Sunday, February 1, 2009

Buddhas By Nancy Tingley

Yesterday was the opening of Buddha: The Path To Enlightenment Exhibition at the Crocker Art Museum in Sacramento, California. The lead curator for this exhibition is a good friend of mine Nancy Tingley. If you have the opportunity to visit the exhibit you should do so. If not, you can still view the entire collection and more.

Tingley is also the author of the newly released catalog Buddhas
which is now available online at It contains photos of the entire exhibit along with a fantastic exploration about the Buddha images and iconography over the past 2,000 years and throughout the vast regions of Asia.

About the Author
Nancy Tingley received her PhD in South and Southeast Asian art history from the University of California, Berkeley, where she continues to be an occasional lecturer. She was Paul L. and Phyllis Wattis Curator of Southeast Asian Art at the Asian Art Museum of San Francisco for many years and now works as a freelance curator and art consultant. Her recent exhibitions include "Ancient Arts of Viet Nam" for the Asia Society, New York, and the Museum of Fine Arts, Houston. Tingley is also the adjunct curator of Asian art at the Crocker Art Museum in Sacramento, California, where she organized the exhibition accompanying this book. Another personal reason that I respect and admire about Tingley was the strength and dedication she had to overcome being a single mother on welfare. Her success is an inspiration.

Tingley's recent publications include Doris Duke:The Southeast Asian Art Collection released in 2003. Doris Duke, one of America's wealthiest heiresses, had a strong appreciation for Southeast Asian Art. This book documents Duke's affinity for Asian art as it developed on her honeymoon and culminated in plan to create a Thai village near of her Hawaiian estate. There, she intended to share sculptures, paintings, and decorative and performing arts. Tingley's book depicts plates and figures that illustrate over 200 of the more than 2,000 objects in Doris Duke's collection, including works from Thailand, Burma, Cambodia, and China that exemplify the breadth and quality of the collection: tall, elaborately carved pulpits from which a Buddhist priest would address worshipers and monks; gilded figures of the Buddha; accordion-folded manuscripts and their decorated storage boxes; tall cabinets used for manuscript storage; offering vessels inlaid with mother-of-pearl; lacquer, nielloware, and the bencharong ceramics made in China for the Thai market; carved ivory objects; and weapons.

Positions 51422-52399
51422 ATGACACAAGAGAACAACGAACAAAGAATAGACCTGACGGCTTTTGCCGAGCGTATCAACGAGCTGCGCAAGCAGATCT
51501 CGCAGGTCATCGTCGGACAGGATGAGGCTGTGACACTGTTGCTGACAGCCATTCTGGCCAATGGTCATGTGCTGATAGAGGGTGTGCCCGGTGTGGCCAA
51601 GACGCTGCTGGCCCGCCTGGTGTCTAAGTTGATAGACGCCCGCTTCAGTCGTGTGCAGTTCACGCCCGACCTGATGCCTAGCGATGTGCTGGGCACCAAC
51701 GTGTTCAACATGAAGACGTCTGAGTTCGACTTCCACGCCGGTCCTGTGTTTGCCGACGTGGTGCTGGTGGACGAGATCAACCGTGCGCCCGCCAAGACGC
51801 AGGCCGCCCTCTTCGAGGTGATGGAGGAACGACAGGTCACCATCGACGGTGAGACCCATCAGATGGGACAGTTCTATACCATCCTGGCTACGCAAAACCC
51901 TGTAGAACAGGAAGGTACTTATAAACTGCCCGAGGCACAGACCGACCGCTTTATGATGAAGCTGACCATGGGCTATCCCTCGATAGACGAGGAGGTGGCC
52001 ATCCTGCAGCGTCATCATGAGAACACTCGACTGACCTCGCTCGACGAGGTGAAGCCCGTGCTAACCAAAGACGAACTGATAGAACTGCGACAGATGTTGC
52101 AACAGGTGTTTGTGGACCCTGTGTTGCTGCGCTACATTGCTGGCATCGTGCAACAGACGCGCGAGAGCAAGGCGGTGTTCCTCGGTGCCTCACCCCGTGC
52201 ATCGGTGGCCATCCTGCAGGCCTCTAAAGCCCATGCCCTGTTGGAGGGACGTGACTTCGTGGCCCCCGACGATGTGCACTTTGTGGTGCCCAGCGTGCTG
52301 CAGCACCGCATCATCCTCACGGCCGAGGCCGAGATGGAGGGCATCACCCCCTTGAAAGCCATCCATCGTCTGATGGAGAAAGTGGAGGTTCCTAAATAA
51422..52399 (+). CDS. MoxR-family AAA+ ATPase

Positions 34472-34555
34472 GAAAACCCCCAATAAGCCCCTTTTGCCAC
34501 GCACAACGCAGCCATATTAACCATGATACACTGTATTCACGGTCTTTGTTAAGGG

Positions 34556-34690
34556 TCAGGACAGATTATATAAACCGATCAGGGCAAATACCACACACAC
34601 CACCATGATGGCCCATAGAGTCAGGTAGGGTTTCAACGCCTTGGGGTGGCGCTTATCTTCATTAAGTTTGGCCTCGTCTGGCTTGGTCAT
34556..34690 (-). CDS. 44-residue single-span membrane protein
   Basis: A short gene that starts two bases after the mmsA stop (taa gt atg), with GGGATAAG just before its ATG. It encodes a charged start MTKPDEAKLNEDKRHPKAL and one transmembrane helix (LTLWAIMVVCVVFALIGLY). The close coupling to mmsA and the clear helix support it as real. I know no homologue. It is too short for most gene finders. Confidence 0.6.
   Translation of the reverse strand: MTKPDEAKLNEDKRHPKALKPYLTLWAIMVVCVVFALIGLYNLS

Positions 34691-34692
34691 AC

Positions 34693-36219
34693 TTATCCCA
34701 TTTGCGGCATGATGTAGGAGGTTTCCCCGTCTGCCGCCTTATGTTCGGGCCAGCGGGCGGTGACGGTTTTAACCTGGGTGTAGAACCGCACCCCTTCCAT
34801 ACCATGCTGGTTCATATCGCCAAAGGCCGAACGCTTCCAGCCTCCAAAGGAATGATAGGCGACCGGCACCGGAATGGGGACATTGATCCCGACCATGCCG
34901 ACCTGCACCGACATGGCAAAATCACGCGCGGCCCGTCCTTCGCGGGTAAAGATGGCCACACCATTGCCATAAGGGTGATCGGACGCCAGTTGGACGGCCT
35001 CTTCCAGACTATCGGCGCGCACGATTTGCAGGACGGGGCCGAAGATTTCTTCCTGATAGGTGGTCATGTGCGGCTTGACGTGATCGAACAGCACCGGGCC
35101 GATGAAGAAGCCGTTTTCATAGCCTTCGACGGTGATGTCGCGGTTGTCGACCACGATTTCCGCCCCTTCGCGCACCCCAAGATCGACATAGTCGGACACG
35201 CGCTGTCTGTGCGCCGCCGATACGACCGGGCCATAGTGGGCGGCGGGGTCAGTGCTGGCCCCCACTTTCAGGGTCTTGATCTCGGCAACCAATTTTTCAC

In 2007, Tingley returned from yet another expedition in Southeast Asia for another soon to be released book: Arts of Ancient Viet Nam: From River Plain to Open Sea. This work is being described as a lavishly produced catalog that will help introduce English-speaking audiences to Vietnam's amazing body of artwork, ranging from the first millennium the 18th century. Tingley assures us it is truly her best work so far. Looking forward to the release.

1 comment:


Gorgeous Buddhas. I have one of stone and it's a serene beautiful figure and I love looking at it, it's so calming. I cherrish it!